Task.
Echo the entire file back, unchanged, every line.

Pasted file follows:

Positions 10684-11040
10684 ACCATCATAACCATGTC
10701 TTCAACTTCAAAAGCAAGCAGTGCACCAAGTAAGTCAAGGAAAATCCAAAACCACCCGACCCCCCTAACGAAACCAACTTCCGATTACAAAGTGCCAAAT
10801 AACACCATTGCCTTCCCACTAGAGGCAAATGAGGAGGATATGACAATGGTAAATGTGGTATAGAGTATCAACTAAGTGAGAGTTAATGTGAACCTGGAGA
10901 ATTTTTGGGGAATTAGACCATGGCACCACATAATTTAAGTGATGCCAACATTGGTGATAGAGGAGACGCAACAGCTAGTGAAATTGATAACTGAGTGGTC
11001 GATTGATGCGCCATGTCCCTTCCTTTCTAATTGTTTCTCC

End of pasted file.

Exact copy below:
Positions 10684-11040
10684 ACCATCATAACCATGTC
10701 TTCAACTTCAAAAGCAAGCAGTGCACCAAGTAAGTCAAGGAAAATCCAAAACCACCCGACCCCCCTAACGAAACCAACTTCCGATTACAAAGTGCCAAAT
10801 AACACCATTGCCTTCCCACTAGAGGCAAATGAGGAGGATATGACAATGGTAAATGTGGTATAGAGTATCAACTAAGTGAGAGTTAATGTGAACCTGGAGA
10901 ATTTTTGGGGAATTAGACCATGGCACCACATAATTTAAGTGATGCCAACATTGGTGATAGAGGAGACGCAACAGCTAGTGAAATTGATAACTGAGTGGTC
11001 GATTGATGCGCCATGTCCCTTCCTTTCTAATTGTTTCTCC